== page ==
Paraguay Luxury Travel and Vacation Guide

 

 Paraguay is one of the most impressive South American wilderness areas that you will instantly fall in love with. It is a landlocked country sharing borders with Argentina, Bolivia and Brazil. The River Paraguya divides the country into two regions that are completely different from each other. In the east, there are gently rolling hills and fertile plains, while in the west you will find the second largest forested area in America. This natural area provides a habitat for thousands of species of birds and wildlife. Rainfall is evenly distributed throughout the year, but July is the coldest month to visit here.

Paraguay Attractions

Hiking trails and nature trails abound, as do opportunities for fishing and swimming. You can climb the 1640-foot Cerro Leon or take a trek into the Chaco wilderness. Of course, you can also stay in the cities and towns and see the many attractions that Paraguay has to offer.

City of Asuncion

Asuncion is the capital of the country with most of the main attractions along the riverfront. Little remains of its colonial history, so you will see an eclectic blend of the old and the new. You can take a picture of the Palacio de Gobierno, without fearing for your life. During the rule of El Supremo's Rodríguez de Francia, anyone even looking at this palace was shot immediately. The Casa Viola is one of the few buildings that still remain from the Colonial Era. Visit the Casa de Cultura Paraguaya, a Cathedral dating back to the 18th century, which also has a museum, and the oldest building in the city, the Casa de la Independencia, which was built in 1772. See the impressive collection of modern art at the Museo del Barro.

The Chaco

The Chaco contains a substantial population of native Indians. You can visit Filadelfia, where the Mennonites once settled in 1920 and Loma Plata, the oldest and most traditional Mennonite settlement in the country. Purchase the unique Indian handicrafts at Neu-Halbstadt and the Parque Nacional Defensores del Chaco is the natural habitat for most of the endangered species in the country.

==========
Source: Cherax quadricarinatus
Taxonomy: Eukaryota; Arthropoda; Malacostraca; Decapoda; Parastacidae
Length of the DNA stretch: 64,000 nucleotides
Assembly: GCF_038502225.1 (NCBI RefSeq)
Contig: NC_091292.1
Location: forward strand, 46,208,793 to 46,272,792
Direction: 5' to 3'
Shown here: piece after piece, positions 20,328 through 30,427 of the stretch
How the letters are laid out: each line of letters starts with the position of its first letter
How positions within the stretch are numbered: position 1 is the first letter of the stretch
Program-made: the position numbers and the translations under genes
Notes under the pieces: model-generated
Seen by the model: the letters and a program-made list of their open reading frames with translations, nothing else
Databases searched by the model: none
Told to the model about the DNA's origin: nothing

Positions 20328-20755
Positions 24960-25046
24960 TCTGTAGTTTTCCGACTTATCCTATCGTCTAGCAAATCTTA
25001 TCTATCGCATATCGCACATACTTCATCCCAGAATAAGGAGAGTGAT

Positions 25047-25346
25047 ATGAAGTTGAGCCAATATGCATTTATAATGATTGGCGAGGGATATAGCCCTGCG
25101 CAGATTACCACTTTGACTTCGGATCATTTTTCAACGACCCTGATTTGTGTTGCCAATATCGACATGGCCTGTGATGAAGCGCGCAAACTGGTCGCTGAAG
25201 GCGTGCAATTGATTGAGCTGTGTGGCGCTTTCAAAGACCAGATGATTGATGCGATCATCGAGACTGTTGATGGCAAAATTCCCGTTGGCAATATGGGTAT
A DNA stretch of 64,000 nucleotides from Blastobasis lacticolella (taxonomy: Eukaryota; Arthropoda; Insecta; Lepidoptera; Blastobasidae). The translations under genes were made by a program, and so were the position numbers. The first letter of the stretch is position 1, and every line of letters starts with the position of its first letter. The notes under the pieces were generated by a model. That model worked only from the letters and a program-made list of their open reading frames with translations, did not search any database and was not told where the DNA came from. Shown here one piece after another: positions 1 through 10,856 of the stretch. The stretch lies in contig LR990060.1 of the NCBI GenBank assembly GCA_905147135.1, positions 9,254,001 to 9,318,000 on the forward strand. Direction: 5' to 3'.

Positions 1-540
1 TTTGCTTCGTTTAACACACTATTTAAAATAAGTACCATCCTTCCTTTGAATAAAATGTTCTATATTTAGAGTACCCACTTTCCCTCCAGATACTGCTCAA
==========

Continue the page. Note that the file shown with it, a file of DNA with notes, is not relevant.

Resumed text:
Travel to and within Paraguay

You can fly into Paraguay to Asuncion. There are only a few overland routes for you to drive there, but there are ferries from Asuncion to Corumba in Brazil.

There are domestic flights to several small airports in the country as well as to the northern area and parts of the Chaco. There are also regular buses and slow wood burning trains. There are also passenger boats on the river and although you can rent a car, driving can be dangerous with the many ox-carts on the road.

Paraguay Language

The official languages of Paraguay are Spanish and Guarini.

 Paraguay Food and Drink

Typical local dishes in Paraguay include maize bread flavoured with egg and cheese, (chipas), a soup made of cornmeal and ground beef (soo-yosopy) and boribori, which is soup made of diced meat, vegetables and served with small maize and cheese dumplings. Palm hearts are also popular, as is the local fish ? surubi. The most popular drink is cana, made from distilled sugar cane and honey. Sugar cane juice is also good and yerba mate is a refreshing drink that is very popular. There are no laws regarding the consumption of alcohol and it is widely available.

Paraguay Shopping and Safety

When you visit Paraguay, you have to shop for the special lace that the women of Itagua make. There are also appol shirts that come in a variety of colors, leather goods, native jewellery and wooden handicrafts. The stores are open Monday to Friday from 8 a.m. to 7 p.m., but they close for a three-hour lunch. The stores open later on Saturday and close earlier.

You do need to show a certificate that you have been vaccinated against yellow fever. You should only drink bottled water and only eat foods that have been well cooked.

Entertainment

There are many bars, casinos and discos in Asuncion. There are also casinos in Ciudad del Este and Encarnación. The open air restaurants are very popular with tourists, who especially like the music of Paraguay, polcas and guaranías.
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